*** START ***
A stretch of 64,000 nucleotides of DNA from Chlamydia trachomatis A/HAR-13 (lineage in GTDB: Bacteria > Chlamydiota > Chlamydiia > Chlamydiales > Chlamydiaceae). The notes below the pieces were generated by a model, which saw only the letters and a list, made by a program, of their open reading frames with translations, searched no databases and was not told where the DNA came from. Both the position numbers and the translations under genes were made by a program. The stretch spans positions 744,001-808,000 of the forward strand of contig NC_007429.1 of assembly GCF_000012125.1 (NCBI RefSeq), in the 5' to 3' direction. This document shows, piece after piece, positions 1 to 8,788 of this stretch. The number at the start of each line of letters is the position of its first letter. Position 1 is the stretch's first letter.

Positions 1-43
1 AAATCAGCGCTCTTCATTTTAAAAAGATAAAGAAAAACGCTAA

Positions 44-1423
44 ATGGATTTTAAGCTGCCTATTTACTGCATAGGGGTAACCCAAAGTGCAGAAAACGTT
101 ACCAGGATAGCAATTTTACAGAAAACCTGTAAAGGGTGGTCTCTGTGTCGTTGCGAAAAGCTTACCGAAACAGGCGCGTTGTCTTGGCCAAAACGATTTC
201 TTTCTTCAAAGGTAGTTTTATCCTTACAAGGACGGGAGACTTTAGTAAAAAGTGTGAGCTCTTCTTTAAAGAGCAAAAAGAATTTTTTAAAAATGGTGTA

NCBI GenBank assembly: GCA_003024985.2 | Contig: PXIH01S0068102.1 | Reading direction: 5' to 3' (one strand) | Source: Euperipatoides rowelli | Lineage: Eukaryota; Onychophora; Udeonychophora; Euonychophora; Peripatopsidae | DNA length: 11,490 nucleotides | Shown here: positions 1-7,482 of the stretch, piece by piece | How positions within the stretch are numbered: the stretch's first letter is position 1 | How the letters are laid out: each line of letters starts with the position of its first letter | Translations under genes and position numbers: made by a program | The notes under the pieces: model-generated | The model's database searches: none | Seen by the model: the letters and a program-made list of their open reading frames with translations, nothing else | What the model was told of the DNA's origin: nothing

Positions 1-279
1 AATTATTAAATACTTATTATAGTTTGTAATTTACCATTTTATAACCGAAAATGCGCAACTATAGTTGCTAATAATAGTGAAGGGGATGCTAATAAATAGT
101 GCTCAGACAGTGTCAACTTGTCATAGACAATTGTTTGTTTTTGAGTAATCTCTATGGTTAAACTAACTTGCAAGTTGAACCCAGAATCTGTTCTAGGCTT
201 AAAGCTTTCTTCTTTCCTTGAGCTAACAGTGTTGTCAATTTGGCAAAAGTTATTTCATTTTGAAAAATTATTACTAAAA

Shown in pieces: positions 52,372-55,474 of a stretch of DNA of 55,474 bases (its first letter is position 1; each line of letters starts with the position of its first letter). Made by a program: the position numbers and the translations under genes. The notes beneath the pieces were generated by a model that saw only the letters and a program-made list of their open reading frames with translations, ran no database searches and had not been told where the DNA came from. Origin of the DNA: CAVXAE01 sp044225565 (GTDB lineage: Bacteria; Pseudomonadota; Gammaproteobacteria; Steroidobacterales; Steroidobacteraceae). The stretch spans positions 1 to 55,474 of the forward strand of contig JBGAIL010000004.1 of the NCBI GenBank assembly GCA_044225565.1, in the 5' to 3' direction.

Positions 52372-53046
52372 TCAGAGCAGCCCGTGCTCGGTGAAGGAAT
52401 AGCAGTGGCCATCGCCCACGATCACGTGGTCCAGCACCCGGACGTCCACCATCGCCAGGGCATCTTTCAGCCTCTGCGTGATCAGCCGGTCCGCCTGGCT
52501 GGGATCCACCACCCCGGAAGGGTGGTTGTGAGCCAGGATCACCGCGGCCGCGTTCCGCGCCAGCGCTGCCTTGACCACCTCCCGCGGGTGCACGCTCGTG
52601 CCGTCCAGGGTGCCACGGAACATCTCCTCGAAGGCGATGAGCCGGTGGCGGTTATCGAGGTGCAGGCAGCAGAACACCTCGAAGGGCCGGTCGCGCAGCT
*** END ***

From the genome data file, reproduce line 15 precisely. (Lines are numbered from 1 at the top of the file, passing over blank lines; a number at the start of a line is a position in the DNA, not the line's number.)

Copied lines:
52372 TCAGAGCAGCCCGTGCTCGGTGAAGGAAT